So, internal health skills, like altitude sickness, or deep-sea divers’ decompression sickness (The Bends), ascending faster than the body can balance with the changes in air pressure and oxygen levels, can prove harmful and dangerous to health when not treated responsibly and adhering to rules governing practice. Gradual acclimatization at every level is for safe practice and right results. Coming to learn the higher levels too soon can be illustrated by the Chinese fable of the impatient farmer who sees his neighbor’s tall rice plants while his own are failing to grow at the same rate. One night he decides to go out into his field and tugs at some of his own crops in the hope that they will grow as tall as his neighbor’s. He awakes eagerly the next morning only to see his plants lying dead all over his field. So, he decides to give the rest that survived triple the water he’d been giving them and awakes the next day to see his entire crop destroyed. Everything, including knowledge, should come at the right time, when natural, and not be rushed or forced.
Within the first few years we are provided with all the basics we need to adequately learn and correctly execute the intermediate and advanced skills, in order to reach the summit. This brief time needs to be used judiciously and productively. The teacher, in imparting the skill, is merely handing us a treasure map, with arcane symbols to the hidden gold or diamonds, as well as the tools to excavate. That is all! So, we know how to arrive at the location where the valuables lie, but we only come to physically possess them through intellect, hard work, and determination. So, learning is really just an abstract. The skill only becomes skill once it has been worked, and reworked, consistently over time, until it manifests from inside out. This is Gongfu. The fruit of Gongfu (super-health, vitality, increased resistance to disease, youthfulness, longevity, tranquility) is the buried treasure. True skill “lives” within and becomes wholly inseparable from the individual. This is the epitome of “internal”. Relying purely upon memory, retaining and accessing information solely within the brain, means the physical movement always remains external and separate. Memory fades and cannot be relied upon with the passing of time. When knowledge is not applied as habit, to become knowing (like learning a foreign language) then it will inevitably become lost, or at best, spotty and unclear. Knowledge through remembering is limited, but knowing, through understanding, is eternal. This is how we arrive at Wisdom and Enlightenment.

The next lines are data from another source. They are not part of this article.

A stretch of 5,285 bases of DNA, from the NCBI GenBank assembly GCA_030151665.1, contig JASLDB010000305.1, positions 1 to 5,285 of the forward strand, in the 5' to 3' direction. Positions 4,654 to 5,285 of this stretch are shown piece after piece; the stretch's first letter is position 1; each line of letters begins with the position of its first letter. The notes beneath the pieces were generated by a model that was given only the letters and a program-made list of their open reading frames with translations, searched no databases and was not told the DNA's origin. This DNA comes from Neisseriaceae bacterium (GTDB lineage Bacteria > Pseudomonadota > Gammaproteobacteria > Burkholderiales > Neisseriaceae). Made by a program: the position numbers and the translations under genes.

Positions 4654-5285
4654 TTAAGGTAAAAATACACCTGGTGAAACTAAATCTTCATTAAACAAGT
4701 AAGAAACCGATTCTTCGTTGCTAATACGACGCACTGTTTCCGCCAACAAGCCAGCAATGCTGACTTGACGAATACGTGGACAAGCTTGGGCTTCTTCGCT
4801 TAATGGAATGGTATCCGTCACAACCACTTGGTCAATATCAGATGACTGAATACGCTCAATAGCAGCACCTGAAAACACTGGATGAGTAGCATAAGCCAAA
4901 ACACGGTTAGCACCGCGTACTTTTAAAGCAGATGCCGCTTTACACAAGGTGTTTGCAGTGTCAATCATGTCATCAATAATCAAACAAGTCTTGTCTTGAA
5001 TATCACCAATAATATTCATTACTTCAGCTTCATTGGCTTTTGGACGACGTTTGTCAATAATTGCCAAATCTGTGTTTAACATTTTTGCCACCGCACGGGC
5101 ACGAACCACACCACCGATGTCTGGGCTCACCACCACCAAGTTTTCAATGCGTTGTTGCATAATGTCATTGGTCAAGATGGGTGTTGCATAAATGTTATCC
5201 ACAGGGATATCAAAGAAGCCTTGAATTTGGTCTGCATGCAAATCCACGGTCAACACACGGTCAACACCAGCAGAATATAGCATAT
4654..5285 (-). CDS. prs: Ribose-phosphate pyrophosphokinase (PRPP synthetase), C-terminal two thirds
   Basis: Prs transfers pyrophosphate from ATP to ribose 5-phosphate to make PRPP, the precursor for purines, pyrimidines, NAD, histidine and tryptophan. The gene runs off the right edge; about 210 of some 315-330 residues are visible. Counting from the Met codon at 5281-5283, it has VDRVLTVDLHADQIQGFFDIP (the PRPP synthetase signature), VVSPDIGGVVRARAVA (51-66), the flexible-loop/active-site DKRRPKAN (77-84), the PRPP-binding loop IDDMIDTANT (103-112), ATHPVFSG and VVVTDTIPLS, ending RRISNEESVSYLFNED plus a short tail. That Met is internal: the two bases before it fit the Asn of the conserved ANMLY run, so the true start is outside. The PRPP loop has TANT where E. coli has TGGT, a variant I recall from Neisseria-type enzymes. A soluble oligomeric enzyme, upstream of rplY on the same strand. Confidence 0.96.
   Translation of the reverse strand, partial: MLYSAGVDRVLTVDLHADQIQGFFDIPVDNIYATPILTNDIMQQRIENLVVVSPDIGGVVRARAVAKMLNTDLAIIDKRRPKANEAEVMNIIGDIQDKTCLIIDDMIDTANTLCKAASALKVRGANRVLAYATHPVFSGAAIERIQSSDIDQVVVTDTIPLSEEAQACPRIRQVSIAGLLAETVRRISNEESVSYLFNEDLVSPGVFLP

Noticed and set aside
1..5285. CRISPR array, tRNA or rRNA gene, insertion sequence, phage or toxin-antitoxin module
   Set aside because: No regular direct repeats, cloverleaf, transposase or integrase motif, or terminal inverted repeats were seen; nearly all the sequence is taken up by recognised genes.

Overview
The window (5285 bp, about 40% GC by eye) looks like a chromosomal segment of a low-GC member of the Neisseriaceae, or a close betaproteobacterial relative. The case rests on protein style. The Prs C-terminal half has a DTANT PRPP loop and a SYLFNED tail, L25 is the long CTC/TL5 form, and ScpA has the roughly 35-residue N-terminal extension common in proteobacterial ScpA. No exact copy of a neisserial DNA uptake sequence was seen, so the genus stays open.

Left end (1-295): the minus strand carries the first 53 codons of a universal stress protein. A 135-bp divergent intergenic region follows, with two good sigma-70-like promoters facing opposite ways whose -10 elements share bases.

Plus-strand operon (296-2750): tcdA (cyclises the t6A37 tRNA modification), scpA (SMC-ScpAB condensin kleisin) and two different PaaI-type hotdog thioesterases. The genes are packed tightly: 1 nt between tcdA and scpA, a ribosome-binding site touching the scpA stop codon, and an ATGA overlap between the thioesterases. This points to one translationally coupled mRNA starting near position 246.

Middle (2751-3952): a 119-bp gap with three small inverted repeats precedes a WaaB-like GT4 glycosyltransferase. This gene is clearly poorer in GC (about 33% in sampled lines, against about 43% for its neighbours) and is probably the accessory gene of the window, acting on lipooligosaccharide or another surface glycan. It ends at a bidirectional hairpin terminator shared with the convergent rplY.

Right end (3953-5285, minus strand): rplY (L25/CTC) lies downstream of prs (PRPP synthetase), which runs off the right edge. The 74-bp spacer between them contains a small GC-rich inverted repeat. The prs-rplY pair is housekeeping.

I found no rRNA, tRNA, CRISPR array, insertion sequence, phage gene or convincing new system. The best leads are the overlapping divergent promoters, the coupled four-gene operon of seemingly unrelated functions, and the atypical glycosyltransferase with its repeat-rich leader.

The responsibility for establishing the foundation level, or “Base Camp”, lies solely with the student. It is not the teacher’s job to cajole or provide some dopamine-driven feedback loop for the student’s ego. Time, by itself, means nothing and does not determine any kind of foundation. In fact, long-term students considered “senior” can study for twenty years and yet, from their own limited personal experience, know surprisingly little internally. Meanwhile, those more junior that practice consistently within just the first three to five years will understand so much more and perform so much better. This cannot be faked. The proof lies within the movement. Practice equals Gongfu, and Gongfu equals an unshakeable inner confidence. Without Gongfu there is only uncertainty and insecurity. Junior students are not expected to know much, but seniors are, and the more time that passes without solid knowledge and skill, the greater that insecurity and fear of being exposed becomes. That is what life becomes like for some on The Plateau! Sometimes, rather than step backwards, in order to reclaim the basics they failed to achieve the first time around, it is easier to fast-track back down to earth by taking a flying leap off the mountain.